Rahasia Sukses Togel Macau: Panduan Lengkap dan Update Terbaru!

Dalam dunia judi togel Macau, informasi tentang pengeluaran, data, dan result merupakan hal yang sangat penting bagi para pemain. Dengan adanya live draw dan situs resmi togel Macau, pemain bisa mendapatkan update terbaru secara cepat dan akurat. Tidak hanya itu, keluaran togel Macau hari ini juga menjadi bahan referensi utama bagi para penggemar togel untuk merencanakan strategi permainan mereka.

Bagi yang ingin mendapatkan informasi tercepat seputar togel Macau, live draw dan situs togel Macau menjadi tempat yang sangat berguna. Dengan fasilitas live toto Macau, pemain dapat langsung melihat hasil undian secara real-time, tanpa perlu menunggu lama. Dengan panduan lengkap yang terupdate, para pemain togel Macau memiliki peluang yang lebih baik untuk meraih kesuksesan dalam bermain.

Pengenalan Toto Macau

Di dunia perjudian yang serba dinamis, Toto Macau telah menjadi salah satu opsi taruhan yang sangat populer. Dikenal dengan pengeluaran data yang cepat dan akurat, togel Macau menyediakan berbagai hasil keluaran yang selalu ditunggu para pemain.

Bagi para penggemar togel online, situs togel Macau menawarkan pengalaman bermain yang menarik dengan live draw yang bisa diakses langsung. Hasil keluaran Macau tercepat juga menjadi daya tarik tersendiri bagi mereka yang gemar bermain toto Macau.

Untuk mengetahui informasi terupdate seputar togel Macau, selalu pantau situs togel Macau terpercaya dan jangan lewatkan kesempatan untuk memasang taruhan pada hasil keluaran Macau hari ini yang bisa menjadi keberuntungan bagi Anda.

Data Keluaran Togel Macau

Di dalam dunia perjudian toto Macau, data keluaran memiliki peran yang penting. Para pemain togel Macau tentu sangat membutuhkan informasi mengenai hasil keluaran togel Macau agar dapat membuat prediksi yang akurat. Data keluaran ini memberikan gambaran mengenai angka-angka yang sering muncul serta pola-pola yang dapat diidentifikasi.

Dengan mengetahui data keluaran toto Macau secara terbaru, para pemain dapat meningkatkan peluang kemenangan mereka. keluaran macau Informasi mengenai keluaran togel Macau hari ini sangat penting untuk dipantau, serta apabila dapat dipantau secara tercepat, maka para pemain dapat segera merespons dengan strategi yang tepat.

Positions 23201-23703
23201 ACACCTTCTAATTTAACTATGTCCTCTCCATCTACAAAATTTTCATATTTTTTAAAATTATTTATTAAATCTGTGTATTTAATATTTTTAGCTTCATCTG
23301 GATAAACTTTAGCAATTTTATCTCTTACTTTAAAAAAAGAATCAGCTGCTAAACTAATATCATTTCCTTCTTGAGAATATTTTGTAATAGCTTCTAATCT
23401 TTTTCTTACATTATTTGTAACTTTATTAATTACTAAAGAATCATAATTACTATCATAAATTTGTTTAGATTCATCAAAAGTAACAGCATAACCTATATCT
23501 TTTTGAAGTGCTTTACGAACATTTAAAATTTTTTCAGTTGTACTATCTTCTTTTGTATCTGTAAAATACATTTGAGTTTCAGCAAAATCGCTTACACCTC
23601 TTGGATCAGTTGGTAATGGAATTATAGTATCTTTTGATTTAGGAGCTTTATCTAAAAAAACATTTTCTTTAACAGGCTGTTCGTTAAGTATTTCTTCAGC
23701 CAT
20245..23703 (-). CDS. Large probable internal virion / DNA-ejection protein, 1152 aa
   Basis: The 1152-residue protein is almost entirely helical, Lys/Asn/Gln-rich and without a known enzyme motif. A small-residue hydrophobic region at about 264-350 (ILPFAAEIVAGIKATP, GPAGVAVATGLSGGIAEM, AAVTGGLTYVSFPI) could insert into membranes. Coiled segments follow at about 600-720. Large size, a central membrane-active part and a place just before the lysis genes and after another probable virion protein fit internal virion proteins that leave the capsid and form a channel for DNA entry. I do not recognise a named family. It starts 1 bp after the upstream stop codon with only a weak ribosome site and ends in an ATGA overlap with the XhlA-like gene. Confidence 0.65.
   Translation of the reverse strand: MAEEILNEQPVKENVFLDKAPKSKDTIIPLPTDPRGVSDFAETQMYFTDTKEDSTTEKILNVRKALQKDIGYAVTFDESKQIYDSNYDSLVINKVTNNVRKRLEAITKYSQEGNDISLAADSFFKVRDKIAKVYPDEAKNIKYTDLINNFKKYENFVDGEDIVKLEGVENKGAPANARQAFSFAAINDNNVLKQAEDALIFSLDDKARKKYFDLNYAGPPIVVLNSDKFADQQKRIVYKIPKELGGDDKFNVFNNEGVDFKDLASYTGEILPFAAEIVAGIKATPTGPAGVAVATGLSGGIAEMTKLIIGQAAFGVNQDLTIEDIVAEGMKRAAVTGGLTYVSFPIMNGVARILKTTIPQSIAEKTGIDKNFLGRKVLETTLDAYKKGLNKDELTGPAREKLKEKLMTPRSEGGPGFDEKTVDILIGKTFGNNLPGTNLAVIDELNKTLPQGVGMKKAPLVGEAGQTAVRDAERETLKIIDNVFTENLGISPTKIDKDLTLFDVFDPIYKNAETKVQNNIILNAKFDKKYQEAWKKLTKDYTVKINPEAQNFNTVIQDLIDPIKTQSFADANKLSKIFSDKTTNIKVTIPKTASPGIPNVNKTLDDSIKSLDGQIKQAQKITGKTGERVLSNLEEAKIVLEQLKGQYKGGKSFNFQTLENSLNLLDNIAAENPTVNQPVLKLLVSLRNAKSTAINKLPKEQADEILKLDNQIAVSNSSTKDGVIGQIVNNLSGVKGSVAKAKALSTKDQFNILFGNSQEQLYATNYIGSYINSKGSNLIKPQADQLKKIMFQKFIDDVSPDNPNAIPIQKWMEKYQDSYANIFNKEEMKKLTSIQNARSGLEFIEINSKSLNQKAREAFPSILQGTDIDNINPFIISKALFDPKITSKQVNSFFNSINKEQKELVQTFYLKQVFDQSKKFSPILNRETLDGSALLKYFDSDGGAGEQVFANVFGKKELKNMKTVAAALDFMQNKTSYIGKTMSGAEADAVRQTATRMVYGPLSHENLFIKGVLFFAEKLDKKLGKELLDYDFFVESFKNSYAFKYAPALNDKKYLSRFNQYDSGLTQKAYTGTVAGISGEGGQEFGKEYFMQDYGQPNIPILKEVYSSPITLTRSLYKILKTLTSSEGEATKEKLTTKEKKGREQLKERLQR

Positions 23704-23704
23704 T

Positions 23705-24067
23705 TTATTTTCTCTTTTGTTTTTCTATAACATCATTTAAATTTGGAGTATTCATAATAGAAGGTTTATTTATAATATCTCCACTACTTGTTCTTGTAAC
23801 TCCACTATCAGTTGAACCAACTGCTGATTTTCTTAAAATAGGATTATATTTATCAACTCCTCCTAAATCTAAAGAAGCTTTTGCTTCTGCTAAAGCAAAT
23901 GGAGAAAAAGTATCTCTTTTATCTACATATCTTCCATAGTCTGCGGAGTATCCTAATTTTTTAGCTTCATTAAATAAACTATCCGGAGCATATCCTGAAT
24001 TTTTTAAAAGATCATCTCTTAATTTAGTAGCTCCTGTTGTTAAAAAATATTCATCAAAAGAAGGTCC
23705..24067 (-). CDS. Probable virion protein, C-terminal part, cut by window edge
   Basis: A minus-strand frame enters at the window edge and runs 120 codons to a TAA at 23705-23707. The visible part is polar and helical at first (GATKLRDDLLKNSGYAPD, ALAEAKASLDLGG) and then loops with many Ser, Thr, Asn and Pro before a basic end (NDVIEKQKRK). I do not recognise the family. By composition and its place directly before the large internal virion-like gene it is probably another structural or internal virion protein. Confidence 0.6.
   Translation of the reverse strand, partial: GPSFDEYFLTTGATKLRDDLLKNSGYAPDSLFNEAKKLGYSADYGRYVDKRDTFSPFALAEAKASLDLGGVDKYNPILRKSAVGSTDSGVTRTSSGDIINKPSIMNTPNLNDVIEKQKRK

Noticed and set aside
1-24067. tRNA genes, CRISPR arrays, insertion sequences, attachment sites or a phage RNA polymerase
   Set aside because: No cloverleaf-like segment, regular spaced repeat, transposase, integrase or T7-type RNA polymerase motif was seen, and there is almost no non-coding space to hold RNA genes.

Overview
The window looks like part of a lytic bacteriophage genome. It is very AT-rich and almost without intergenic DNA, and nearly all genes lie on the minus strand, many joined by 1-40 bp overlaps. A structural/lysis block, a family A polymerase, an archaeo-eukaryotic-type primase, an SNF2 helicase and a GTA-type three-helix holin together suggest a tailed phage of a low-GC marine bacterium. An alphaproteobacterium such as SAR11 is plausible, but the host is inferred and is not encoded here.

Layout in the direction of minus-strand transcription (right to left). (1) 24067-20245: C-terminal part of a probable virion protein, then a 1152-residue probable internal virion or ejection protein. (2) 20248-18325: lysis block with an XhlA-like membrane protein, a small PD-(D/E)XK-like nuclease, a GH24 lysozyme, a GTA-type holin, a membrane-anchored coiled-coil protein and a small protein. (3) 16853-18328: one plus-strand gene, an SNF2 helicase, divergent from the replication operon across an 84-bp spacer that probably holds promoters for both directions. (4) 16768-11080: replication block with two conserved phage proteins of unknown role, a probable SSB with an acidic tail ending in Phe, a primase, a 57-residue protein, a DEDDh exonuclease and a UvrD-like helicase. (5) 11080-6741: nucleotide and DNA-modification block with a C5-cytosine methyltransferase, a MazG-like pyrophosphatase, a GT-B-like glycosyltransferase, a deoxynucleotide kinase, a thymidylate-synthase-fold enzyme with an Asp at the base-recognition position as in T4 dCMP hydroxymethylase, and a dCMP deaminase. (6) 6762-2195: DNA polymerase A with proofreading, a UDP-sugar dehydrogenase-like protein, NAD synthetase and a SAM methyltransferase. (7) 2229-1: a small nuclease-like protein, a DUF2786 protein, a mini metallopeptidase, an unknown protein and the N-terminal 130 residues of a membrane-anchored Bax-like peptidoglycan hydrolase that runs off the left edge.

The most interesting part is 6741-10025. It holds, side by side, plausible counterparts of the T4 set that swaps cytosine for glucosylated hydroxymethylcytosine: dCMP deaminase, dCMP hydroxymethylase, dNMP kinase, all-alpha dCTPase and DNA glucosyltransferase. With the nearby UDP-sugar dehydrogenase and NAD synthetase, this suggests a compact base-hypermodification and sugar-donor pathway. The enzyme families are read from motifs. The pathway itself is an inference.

Selain itu, situs-situs togel Macau yang menyediakan data keluaran terupdate menjadi sumber informasi yang sangat berharga bagi para pecinta togel Macau. Dengan mengakses situs-situs tersebut, para pemain dapat memperoleh informasi keluaran togel Macau hari ini secara lengkap dan akurat.

Live Draw Macau

Pada bagian Live Draw Macau, pemain memiliki kesempatan untuk menyaksikan hasil undian secara langsung. Dengan adanya fitur live draw, penggemar Togel Macau dapat melihat nomor yang ditarik dengan transparan dan akurat.

Tidak hanya itu, kehadiran Live Draw Macau juga memberikan pengalaman yang lebih interaktif dan mendebarkan bagi para pemain. Mereka dapat langsung mengikuti perkembangan undian secara real-time tanpa perlu menunggu lama.

Dengan menggunakan situs resmi Togel Macau, para pemain dapat mengakses live draw dengan mudah dan aman. Dengan begitu, mereka tidak akan ketinggalan informasi terkini seputar keluaran Macau hari ini dan data-result tercepat.

The Importance of Kindergarten

Kindergarten is a program for 4- to 5-year-olds that offers developmentally appropriate learning opportunities. It lays the foundation for crucial abilities, such as physical development, emotional well-being, language and literacy, and thinking (cognitive) skills.

Children develop their fine and gross motor skills through activities such as drawing shapes, sorting objects, and working with clay. They also learn about the world around them with long-term projects in geography and history.

Cognitive Growth

At this time, kids begin to develop many neural pathways. Fostering cognitive growth means encouraging kids to think about their experiences and ask questions. Puzzles encourage analytical thinking, while games that involve exploring their imagination and problem-solving abilities boost cognitive skills. Outdoor excursions and basic experiments help children learn to observe the world around them and develop a deeper understanding of natural and human-made processes.

Children enter Piaget’s concrete operational stage at about this age, a period during which they use logical reasoning to rationalize observed events and discover general principles governing them. This development coincides with a key part of social-emotional growth, which includes increased empathy and emotional maturity. Structural approaches recasting Piaget’s ideas in information-processing terms have posited an additional developmental level between ages 2 and 6, one involving simple relations of representations. However, criteria for determining when this level actually emerges have not been clearly established.